Trump’s Visits to Mar-a-Lago, the ‘Winter White House,’ Under GAO Scrutiny for Costs and Security
With President Donald Trump expected to spend the holidays at his Mar-a-Lago resort in Florida, Democrats are likely to revive their questions about the costs to taxpayers and potential security risks as he mingles with dues-paying members and guests.
Some of the answers may be revealed in two reports from the Government Accountability Office that aren’t yet public.
The watchdog agency has completed a 21-month review of security issues raised by Trump’s visits to the private club that his administration has called “the winter White House.” But public release of the report titled “Presidential Security: Vetting of Individuals and Secure Areas at Mar-a-Lago” has been blocked at least temporarily because it included information deemed sensitive by the Pentagon and the Department of Homeland Security, according to the GAO.
A public version will be completed “in the next few months,” GAO spokesman Chuck Young said in a statement. Next month, the agency is set to release a separate report on travel costs, including trips to Mar-a-Lago, he said.
The security study was requested by Representative Elijah Cummings, the top Democrat on the House Oversight Committee, and Democratic Senators Elizabeth Warren, Sheldon Whitehouse and Tom Udall. The evaluation of travel costs was requested by Cummings, Representative Jackie Speier and Senators Dianne Feinstein and Gary Peters.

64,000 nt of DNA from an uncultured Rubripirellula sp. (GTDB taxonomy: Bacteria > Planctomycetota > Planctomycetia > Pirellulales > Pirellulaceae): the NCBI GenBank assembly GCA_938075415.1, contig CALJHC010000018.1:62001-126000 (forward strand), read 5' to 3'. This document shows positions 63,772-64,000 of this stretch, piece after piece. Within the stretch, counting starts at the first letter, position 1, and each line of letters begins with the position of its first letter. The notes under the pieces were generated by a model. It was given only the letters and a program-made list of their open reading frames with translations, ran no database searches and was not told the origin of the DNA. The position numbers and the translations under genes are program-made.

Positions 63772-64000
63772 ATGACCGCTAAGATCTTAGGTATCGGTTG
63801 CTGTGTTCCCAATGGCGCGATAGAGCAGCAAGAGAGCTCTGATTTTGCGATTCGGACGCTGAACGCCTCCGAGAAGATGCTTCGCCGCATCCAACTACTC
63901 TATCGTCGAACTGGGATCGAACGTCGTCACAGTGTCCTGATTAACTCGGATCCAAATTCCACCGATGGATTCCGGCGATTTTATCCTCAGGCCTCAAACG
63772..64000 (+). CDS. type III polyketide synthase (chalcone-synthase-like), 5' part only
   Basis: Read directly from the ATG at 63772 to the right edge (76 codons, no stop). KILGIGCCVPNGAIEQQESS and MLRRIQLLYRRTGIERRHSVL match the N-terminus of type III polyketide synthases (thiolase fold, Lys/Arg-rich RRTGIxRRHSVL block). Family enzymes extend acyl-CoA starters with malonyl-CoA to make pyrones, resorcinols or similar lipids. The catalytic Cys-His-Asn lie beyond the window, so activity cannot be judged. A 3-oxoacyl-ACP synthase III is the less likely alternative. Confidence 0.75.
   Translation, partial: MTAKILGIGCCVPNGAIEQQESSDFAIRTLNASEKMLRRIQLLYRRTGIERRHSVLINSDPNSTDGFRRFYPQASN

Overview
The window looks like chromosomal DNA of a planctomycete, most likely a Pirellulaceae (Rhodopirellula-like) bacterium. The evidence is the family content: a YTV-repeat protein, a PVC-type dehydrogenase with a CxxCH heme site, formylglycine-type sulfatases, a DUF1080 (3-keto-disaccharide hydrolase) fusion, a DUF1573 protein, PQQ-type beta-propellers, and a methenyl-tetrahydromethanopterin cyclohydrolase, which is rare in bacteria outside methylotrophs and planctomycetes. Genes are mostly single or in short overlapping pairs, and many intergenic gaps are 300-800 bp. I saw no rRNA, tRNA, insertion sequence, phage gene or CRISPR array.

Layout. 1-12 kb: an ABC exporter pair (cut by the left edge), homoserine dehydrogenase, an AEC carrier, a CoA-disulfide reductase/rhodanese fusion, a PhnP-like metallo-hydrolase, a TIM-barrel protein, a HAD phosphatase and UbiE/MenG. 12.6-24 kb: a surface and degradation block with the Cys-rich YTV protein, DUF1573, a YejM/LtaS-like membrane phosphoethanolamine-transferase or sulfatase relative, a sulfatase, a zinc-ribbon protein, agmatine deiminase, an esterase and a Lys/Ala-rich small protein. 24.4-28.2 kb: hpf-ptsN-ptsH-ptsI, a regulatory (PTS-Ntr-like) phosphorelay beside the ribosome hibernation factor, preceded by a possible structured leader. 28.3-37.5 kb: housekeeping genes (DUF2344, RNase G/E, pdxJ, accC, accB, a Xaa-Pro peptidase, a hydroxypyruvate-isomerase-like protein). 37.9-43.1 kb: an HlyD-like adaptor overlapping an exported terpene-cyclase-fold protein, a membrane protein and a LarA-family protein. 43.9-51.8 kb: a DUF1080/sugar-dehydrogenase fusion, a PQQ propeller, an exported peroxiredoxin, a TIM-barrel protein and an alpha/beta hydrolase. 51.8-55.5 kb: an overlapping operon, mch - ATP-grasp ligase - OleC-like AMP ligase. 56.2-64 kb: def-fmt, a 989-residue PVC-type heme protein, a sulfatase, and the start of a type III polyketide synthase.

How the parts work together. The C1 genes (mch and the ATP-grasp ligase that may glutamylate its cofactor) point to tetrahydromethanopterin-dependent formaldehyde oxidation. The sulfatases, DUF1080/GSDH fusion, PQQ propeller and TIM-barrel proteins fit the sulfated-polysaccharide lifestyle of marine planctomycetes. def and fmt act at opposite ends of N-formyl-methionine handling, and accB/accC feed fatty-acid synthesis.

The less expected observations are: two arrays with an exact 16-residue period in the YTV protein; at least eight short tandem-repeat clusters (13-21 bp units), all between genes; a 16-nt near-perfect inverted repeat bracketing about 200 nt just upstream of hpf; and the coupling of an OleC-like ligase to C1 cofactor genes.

The lawmakers sought the security review in a February 2017 letter after reports that Trump discussed potentially classified issues with Japanese Prime Minister Shinzo Abe at a dinner in full view of Mar-a-Lago members, guests and staff who lacked security clearances.
The lawmakers asked the GAO to review issues including the level of security screening for guests and staff, whether the administration follows the appropriate protocols for handling classified information at Mar-a-Lago and whether Secret Service and other government costs associated with Trump’s visits are “fair and appropriate.”
Cummings is set to become chairman of the Oversight panel in January, so that may be on the list of oversight hearings he’ll have the power to convene.